Transition to Residency

Practical Tips

These are suggestions about how to get the experience up and running well.  For a more complete resource on teaching medical undergraduates, go to the Resources page where you will find the UME Teacher's Handbook.  Please provide suggestions for additional tips in the Comments field below.

When you first meet with your student, spend some time discussing the activities they will do with you.  Students should be embedded in the workplace activities of your setting.  They don't have other commitments at this time - so they can learn from the work they are doing with you.  However, there may be options in terms of their activities they join you for.  So discuss all the opportunities and work with them to decide what will be best over their time with you.

Clarify expectations with regard to specific activities.  (1) Can the student be on call with you - they can, if there is the opportunity to do so.  (See Policies for more information.)  Discuss the potential and specific activities on call that you would expect.  (2) Is there a set of skills or activities that they should master?  (3) Are there procedures or protocols that you use that they should learn right away? (4) Can the student perform dictations in your setting? (5) Can the student go from location to location easily, if there is an opportunity to do so in your setting?  These are only a few of the issues that you may want to discuss at the earliest opportunity.

Ask the student what they would like to get out of the experience.  Students spent some time picking and choosing their Selectives, and have some ideas as to their personal goals in the experience.  They are looking to "finish" their medical school experience in individual ways, and get ready for their postgraduate training in a few short months.  Your understanding of what to facilitate in their Selective will be greatly enhanced by asking them what they would like to focus on.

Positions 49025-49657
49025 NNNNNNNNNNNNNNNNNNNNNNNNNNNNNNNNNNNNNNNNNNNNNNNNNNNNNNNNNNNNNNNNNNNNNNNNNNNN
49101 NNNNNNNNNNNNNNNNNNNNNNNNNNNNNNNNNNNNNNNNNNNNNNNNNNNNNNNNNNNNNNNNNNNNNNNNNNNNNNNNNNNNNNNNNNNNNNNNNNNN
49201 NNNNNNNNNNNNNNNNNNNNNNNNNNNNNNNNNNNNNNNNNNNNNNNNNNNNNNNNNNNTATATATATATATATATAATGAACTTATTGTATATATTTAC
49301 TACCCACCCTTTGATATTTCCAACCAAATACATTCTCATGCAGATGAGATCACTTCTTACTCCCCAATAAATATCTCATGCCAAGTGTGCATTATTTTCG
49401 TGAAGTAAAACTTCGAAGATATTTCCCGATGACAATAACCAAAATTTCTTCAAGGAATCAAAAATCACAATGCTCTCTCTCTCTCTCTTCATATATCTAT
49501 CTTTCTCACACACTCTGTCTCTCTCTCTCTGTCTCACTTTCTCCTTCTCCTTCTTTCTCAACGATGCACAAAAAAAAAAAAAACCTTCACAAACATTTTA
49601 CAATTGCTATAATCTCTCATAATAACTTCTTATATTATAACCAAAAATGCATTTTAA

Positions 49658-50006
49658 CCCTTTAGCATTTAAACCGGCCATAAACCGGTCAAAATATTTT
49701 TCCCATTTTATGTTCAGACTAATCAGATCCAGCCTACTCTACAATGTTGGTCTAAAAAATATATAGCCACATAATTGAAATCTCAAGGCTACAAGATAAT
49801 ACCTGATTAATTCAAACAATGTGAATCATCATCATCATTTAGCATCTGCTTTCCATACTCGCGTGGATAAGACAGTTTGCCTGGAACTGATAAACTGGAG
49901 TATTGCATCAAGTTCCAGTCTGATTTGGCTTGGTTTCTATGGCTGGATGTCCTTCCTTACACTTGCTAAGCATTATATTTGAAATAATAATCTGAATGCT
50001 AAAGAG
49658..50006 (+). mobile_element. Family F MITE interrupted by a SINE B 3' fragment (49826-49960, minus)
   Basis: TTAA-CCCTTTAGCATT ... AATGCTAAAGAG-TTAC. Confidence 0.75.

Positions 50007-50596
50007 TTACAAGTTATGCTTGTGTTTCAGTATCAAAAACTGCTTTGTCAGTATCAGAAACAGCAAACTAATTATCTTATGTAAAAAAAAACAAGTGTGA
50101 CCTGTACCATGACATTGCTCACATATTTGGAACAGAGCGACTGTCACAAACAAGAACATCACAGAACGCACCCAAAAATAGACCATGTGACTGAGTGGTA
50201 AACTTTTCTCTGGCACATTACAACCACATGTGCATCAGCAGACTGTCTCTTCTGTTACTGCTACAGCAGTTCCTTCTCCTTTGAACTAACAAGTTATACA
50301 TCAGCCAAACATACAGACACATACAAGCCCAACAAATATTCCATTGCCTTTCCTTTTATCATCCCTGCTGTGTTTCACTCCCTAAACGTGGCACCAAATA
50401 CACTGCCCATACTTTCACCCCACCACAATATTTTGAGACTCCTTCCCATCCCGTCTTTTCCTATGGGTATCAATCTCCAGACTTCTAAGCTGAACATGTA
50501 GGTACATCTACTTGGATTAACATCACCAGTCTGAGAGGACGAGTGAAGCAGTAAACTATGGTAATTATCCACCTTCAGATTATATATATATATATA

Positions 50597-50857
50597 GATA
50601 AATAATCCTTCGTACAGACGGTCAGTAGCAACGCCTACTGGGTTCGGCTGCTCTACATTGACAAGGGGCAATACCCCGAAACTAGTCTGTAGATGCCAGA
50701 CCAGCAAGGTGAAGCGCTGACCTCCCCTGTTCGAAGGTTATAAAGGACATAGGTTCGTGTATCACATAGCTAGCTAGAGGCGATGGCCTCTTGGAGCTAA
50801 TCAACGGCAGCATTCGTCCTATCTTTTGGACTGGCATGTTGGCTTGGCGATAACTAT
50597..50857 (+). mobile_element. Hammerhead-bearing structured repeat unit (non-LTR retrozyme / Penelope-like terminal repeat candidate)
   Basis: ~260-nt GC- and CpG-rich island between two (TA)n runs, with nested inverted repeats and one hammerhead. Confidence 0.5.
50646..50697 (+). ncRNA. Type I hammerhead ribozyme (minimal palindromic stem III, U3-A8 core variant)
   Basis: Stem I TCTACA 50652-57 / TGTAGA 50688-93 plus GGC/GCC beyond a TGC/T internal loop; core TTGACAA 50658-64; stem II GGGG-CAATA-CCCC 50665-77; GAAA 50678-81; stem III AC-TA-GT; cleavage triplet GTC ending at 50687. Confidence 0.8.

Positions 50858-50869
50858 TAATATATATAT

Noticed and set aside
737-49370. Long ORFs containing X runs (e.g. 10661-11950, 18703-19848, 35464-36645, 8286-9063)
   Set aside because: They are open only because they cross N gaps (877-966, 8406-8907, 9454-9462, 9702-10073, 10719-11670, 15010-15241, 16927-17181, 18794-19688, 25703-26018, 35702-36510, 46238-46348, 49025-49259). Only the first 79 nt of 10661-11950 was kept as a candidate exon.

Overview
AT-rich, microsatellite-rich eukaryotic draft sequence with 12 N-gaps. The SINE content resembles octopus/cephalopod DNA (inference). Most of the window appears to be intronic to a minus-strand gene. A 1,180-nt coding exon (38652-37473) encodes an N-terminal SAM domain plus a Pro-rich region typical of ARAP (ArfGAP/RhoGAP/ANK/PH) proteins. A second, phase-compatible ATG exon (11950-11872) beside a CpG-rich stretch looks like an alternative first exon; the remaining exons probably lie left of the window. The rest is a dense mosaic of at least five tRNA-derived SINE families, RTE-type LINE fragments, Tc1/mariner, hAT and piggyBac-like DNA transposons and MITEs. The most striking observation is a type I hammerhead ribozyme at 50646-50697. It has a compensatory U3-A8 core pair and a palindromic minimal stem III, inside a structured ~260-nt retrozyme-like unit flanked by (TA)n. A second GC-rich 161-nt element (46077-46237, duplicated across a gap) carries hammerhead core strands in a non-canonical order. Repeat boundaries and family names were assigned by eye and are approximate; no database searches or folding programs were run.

Observe your student at work in your setting.  You can be more confident in what they are doing, and in your ability to assess them, by watching their work.  Students have all completed their core rotations in all the basic clinical areas in 3rd year.  They have also enriched their experience in Electives over the last 4 months.  So, they can work quite independently, but can still benefit from your advice and expertise in how to "raise their game".  You will also benefit from more detailed understanding of how well they undertake their work.  So taking some time to watch, now and then, as they perform the routine tasks you have asked them to, will pay off for the student and for you.

Give feedback often.  Feedback in brief, relevant, and focused ways can enrich the work that is done by the student, and keep them engaged in your setting.  Commenting on a job well done, even briefly, helps reinforce good habits.  Giving advice on something that should improve, in the moment that you see it, is very important for the student's development to the next level of independence.

Focus on the workplace skills you see.  As discussed in the Evaluation page, the student's grade in your Selective is based more upon the general workplace skills, such as Communication, Collaboration, Advocacy, time management, etc., which the student will really need in any residency program.  You can mentor your student in how to develop a greater level of independence in your setting by focusing on these in your teaching and feedback.  And along the way, if there is a knowledge gap - don't be afraid to address it!

Engage other partners as needed.  You personally may not have a schedule that allows the student to be engaged 100% of the time.  While a little "downtime" is not a bad thing, one way to augment the experience for the student is to have them work with a colleague, an allied health professional, or go to a different location (testing facility? agency?) for short periods during the Selective.  The potential partners will vary tremendously with the setting.  However, the more "occupied" the student, the better the experience will be.

Teach briefly, and often.  Workplace based learning is augmented by teaching best, when the teaching is embedded in the work it relates to.  For example, if you witness a consent discussion between the student and the patient, immediately afterward you could give them a 2 minute coaching chat on how to do it more efficiently or completely.  Next time you see them do this, comment on how well they followed your advice.